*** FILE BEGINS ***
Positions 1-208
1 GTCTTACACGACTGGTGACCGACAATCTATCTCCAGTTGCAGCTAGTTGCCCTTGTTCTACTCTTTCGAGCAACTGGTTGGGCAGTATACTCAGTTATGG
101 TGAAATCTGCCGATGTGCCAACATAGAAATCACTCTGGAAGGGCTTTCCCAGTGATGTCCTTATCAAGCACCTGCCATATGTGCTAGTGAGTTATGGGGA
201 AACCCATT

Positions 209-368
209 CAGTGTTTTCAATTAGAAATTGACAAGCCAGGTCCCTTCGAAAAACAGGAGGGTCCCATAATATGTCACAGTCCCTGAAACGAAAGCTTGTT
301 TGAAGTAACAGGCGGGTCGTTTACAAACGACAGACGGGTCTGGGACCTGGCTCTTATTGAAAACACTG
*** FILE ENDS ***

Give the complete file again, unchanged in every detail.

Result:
Positions 1-208
1 GTCTTACACGACTGGTGACCGACAATCTATCTCCAGTTGCAGCTAGTTGCCCTTGTTCTACTCTTTCGAGCAACTGGTTGGGCAGTATACTCAGTTATGG
101 TGAAATCTGCCGATGTGCCAACATAGAAATCACTCTGGAAGGGCTTTCCCAGTGATGTCCTTATCAAGCACCTGCCATATGTGCTAGTGAGTTATGGGGA
201 AACCCATT

Positions 209-368
209 CAGTGTTTTCAATTAGAAATTGACAAGCCAGGTCCCTTCGAAAAACAGGAGGGTCCCATAATATGTCACAGTCCCTGAAACGAAAGCTTGTT
301 TGAAGTAACAGGCGGGTCGTTTACAAACGACAGACGGGTCTGGGACCTGGCTCTTATTGAAAACACTG